Play began 1. e4, e5; 2. Qh5. Now what should Black do? White’s last move is not quite comparable to the forking moves the queen made in the previous examples, because here the queen does not have an open line from the h-file to the enemy king. But danger lurks nevertheless. One way for Black to chase away the queen is to play a pawn to g6. The move fails to protect the e5 pawn and is poor for that reason alone; but more importantly, ask the question White will be asking himself after that move: what checks will he have? Qxe5+—which also attacks and wins the unprotected rook on h8, the line to which would have been opened by Black’s last move. A simple move to protect the pawn on e5, such as d6 or Nc6, was indicated for Black.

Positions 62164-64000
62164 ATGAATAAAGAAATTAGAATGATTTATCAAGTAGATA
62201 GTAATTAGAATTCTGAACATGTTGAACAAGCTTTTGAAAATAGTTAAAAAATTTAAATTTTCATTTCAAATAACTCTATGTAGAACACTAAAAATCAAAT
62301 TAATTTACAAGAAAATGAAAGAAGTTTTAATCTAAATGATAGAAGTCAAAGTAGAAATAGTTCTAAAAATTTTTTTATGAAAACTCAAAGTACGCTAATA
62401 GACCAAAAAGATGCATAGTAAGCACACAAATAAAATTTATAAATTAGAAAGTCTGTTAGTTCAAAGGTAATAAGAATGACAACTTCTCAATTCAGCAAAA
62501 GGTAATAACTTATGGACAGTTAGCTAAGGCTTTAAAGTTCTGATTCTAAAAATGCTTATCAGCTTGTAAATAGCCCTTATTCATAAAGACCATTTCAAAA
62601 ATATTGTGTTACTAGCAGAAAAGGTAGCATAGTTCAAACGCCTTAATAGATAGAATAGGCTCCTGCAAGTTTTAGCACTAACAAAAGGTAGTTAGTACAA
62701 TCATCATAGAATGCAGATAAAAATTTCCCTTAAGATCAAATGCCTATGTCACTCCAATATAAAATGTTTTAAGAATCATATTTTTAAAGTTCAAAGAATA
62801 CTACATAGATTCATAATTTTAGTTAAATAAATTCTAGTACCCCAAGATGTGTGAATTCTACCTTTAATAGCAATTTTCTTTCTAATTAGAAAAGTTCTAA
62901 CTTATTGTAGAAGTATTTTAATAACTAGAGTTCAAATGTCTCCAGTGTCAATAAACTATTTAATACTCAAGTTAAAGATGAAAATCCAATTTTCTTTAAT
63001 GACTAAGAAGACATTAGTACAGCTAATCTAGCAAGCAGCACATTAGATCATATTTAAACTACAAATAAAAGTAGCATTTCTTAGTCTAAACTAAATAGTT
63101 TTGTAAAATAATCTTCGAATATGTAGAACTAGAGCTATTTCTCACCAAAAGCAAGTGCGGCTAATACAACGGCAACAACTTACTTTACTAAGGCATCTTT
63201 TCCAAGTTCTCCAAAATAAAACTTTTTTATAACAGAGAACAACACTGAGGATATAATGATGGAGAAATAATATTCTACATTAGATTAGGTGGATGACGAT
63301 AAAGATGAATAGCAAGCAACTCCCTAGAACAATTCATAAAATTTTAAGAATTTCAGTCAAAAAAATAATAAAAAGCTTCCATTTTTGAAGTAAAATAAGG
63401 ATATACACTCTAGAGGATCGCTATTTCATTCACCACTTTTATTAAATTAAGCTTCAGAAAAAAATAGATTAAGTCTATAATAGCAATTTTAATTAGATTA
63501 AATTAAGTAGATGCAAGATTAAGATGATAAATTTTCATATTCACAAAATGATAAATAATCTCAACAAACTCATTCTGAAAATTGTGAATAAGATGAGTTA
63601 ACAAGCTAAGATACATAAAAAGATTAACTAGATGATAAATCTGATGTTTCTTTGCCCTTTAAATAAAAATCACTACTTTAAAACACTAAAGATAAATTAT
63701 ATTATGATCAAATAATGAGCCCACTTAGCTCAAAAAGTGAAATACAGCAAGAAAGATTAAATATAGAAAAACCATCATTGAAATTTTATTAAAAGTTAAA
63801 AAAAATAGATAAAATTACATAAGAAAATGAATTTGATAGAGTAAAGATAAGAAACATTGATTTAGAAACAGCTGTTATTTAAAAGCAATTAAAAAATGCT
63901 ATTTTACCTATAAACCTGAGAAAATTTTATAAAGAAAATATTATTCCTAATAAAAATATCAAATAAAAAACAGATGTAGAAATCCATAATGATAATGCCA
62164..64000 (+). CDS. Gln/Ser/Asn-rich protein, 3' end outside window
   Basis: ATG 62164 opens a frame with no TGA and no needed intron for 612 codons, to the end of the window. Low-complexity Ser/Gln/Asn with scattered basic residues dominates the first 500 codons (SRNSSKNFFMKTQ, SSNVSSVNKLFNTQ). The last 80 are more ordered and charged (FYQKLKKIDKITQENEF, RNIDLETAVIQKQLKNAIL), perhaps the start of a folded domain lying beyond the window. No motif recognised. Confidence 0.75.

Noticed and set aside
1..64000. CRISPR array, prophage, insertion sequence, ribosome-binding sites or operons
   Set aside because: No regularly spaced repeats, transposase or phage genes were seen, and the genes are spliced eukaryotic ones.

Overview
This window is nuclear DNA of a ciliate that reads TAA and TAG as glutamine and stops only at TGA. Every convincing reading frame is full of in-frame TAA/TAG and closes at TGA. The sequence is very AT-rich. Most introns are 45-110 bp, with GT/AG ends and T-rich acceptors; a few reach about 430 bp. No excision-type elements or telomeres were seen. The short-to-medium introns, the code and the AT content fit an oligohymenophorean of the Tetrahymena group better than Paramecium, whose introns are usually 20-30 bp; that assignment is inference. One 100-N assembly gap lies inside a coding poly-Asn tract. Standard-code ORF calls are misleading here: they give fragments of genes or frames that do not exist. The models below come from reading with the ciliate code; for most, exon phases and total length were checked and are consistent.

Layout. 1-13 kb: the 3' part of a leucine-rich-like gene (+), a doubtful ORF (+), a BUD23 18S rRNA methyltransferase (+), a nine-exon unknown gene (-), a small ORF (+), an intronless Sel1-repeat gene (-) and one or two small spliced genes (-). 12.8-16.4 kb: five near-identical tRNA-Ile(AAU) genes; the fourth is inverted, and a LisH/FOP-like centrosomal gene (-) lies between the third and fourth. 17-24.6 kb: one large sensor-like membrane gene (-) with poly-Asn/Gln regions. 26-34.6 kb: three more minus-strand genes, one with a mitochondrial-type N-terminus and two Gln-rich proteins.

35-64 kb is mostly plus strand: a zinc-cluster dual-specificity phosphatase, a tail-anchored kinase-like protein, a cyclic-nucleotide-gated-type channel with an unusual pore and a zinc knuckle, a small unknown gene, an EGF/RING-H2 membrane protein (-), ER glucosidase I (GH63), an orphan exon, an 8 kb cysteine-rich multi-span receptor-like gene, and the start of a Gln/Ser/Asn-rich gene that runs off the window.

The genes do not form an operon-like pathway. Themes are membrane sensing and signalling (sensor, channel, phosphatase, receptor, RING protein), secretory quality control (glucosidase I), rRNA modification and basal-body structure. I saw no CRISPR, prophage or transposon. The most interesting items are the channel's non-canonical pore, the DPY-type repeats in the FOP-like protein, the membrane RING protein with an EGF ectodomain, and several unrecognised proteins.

Black’s bad second move is unlikely to occur in any actual game you play (nor is White's second move, Qh5); this position is given just to illustrate the damage a queen can do after it has moved to the side of the board and then is given a chance to move to the center. We will see a more involved example of this pattern later in the chapter.